Any arbitration convened pursuant to this section shall be conducted in conformance with, subject to, and governed by Title 9 of Part 3 of the California Code of Civil Procedure to the extent that such procedures do not conflict with this Charter Section. Unless otherwise mandated by state or federal law, all arbitration hearings shall be open to the public and all documents submitted in arbitration shall be public records. Notwithstanding any other provision of this Charter to the contrary, the authority, jurisdiction and powers of the Board of Arbitrators are limited by the provisions of this Section.
(e) At the conclusion of the arbitration hearings, the Arbitration Board shall direct each of the parties to submit, within such time limit as the Board may establish, a last offer of settlement on each of the issues in dispute. The Arbitration Board shall decide each issue by majority vote by selecting whichever last offer of settlement on that issue it finds by the preponderance of the evidence submitted to the Arbitration Board satisfies section (f) below, is in the best interest and promotes the welfare of the public, and most nearly conforms with those factors traditionally taken into consideration in the determination of wages, hours, and other terms and conditions of public and private employment, including, but not limited to, changes in the average consumer price index for goods and services, the wages, hours, and other terms and conditions of employment of other employees performing similar services
. (f) In all arbitration proceedings conducted pursuant to this section, the primary factors in decisions regarding compensation shall be the City's financial condition and, in addition, its ability to pay for employee compensation from on-going revenues without reducing City services. No arbitration award may be issued unless a majority of the Arbitration Board determines, based upon a fair and thorough review of the City's financial condition and a cost analysis of the parties' last offers, that the City can meet the cost of the award from on-going revenues without reducing City services. The arbitrators shall also consider and give substantial weight to the rate of increase or decrease of compensation approved by the City Council for other bargaining units.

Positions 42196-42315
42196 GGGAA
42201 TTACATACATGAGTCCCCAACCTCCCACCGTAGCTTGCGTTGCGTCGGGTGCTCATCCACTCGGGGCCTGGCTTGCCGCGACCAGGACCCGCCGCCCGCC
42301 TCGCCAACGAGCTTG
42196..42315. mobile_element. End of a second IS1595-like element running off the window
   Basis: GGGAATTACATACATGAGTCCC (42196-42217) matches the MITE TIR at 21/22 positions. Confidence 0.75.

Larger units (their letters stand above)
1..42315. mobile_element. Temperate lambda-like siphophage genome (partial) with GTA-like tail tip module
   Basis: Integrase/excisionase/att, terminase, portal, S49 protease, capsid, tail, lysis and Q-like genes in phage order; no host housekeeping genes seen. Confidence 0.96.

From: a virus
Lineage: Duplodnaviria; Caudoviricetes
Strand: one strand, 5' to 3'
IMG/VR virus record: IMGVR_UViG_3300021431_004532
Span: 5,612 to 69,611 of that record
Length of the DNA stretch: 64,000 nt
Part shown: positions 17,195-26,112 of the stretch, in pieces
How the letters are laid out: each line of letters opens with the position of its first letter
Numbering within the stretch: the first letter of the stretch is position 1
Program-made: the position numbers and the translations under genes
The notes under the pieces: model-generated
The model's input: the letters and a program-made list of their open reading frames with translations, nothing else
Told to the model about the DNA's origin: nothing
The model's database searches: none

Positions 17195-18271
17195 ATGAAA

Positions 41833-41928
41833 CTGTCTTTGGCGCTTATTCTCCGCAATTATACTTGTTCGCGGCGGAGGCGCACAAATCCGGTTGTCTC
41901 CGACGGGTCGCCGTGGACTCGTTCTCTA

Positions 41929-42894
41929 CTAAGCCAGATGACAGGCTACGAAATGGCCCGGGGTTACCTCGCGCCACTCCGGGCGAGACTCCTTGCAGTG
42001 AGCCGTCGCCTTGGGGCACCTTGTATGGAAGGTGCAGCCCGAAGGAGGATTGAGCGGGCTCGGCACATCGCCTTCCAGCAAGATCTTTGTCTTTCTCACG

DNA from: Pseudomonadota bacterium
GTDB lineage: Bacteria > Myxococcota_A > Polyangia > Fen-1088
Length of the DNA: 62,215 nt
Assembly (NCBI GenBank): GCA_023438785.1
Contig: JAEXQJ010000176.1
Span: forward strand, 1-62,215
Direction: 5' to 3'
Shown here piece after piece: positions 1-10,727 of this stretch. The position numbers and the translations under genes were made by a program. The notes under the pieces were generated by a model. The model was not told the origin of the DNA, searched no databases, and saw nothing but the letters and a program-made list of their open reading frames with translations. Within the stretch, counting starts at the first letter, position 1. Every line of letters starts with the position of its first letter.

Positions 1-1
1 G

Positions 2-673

"Compensation" shall mean all costs to the City, whether new or ongoing, for salary paid and benefits provided to employees, including but not limited to wages, special pay, premium pay, incentive pay, pension, retiree medical coverage, employee medical and dental coverage, other insurance provided by the City, vacation, holidays, and other paid time off.
(g) Additionally, the Board of Arbitrators shall not render a decision, or issue an award, that:
1. increases the projected cost of compensation for the bargaining units at a rate that exceeds the rate of increase in revenues from the sales tax, property tax, utility tax and telephone tax averaged over the prior five fiscal years; or
(h) Compliance with the provisions of this Section shall be mandatory and enforceable pursuant to section 1085 of the Code of Civil Procedure; failure to comply with these provisions shall also constitute an act in excess of jurisdiction.
(i) After reaching a decision, the Arbitration Board shall mail or otherwise deliver a true copy of its decision to the parties. The decision of the Arbitration Board shall not be publicly disclosed and shall not be binding until ten (10) days after it is delivered to the parties. During that ten-day period the parties may meet privately, attempt to resolve their differences, and by mutual agreement amend or modify any of the decisions of the Arbitration Board. At the conclusion of the ten-day period, which may be extended by mutual agreement between the parties, the decision of the Arbitration Board together with any amendments or modifications agreed to by the parties shall be publicly disclosed and shall be binding upon the parties. The City and the recognized employee organization shall take whatever action is necessary to carry out and effectuate the award.
(j) The expenses of any arbitration convened pursuant to this section, including the fee for the services of the Chairman of the Arbitration Board, shall be borne equally by the parties. All other expenses which the parties may incur individually are to be borne by the party incurring such expenses.
(k) This Section shall be effective immediately upon passage by the voters, and shall apply to any arbitration in which hearings commence after November 2, 2010.
(l) The voters declare that the provisions of this Section are not severable, and none would have been enacted without the others. Should any portion of this Section 1111 be enjoined or declared invalid, all provisions shall be deemed invalid and inoperative and there shall be no compulsory arbitration for fire and police department employee disputes.